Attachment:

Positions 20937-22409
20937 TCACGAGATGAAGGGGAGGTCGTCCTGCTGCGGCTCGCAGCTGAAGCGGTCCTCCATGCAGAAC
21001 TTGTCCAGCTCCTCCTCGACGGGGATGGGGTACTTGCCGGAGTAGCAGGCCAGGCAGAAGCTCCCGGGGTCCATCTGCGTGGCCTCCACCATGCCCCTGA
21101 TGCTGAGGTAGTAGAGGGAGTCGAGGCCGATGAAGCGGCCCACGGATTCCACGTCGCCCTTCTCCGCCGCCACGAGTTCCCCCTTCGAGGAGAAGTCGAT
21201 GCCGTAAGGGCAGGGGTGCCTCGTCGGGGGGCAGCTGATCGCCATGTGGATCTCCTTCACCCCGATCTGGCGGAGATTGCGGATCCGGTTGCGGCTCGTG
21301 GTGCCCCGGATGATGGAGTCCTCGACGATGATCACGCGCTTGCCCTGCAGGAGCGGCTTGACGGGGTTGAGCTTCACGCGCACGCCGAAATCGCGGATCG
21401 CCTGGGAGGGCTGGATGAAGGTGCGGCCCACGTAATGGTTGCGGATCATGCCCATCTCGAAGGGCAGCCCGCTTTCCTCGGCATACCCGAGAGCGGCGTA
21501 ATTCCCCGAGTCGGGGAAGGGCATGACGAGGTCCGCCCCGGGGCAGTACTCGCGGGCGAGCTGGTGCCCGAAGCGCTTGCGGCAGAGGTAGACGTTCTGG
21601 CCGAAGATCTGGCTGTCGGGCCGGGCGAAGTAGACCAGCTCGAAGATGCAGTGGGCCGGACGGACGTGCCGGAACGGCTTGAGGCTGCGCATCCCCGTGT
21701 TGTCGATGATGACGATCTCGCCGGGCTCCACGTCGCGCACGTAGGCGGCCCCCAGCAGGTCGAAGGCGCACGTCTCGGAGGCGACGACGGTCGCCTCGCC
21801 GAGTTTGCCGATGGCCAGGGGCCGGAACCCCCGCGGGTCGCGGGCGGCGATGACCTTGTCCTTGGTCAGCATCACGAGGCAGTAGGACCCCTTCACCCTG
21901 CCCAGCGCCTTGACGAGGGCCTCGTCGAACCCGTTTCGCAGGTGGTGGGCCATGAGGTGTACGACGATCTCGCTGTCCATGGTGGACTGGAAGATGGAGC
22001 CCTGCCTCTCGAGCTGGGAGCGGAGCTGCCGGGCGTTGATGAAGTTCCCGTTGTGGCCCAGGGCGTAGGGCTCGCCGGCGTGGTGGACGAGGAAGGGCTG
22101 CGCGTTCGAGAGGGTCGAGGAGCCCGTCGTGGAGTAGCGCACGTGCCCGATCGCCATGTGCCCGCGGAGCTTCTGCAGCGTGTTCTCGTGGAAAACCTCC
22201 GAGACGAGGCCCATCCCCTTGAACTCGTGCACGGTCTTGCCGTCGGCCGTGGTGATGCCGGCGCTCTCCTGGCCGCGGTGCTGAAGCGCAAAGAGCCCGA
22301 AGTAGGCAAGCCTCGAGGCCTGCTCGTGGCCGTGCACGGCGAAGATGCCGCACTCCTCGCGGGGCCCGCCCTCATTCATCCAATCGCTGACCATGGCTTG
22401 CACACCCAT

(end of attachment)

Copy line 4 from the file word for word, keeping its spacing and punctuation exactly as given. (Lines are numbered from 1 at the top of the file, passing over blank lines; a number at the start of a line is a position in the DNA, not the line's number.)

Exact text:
21101 TGCTGAGGTAGTAGAGGGAGTCGAGGCCGATGAAGCGGCCCACGGATTCCACGTCGCCCTTCTCCGCCGCCACGAGTTCCCCCTTCGAGGAGAAGTCGAT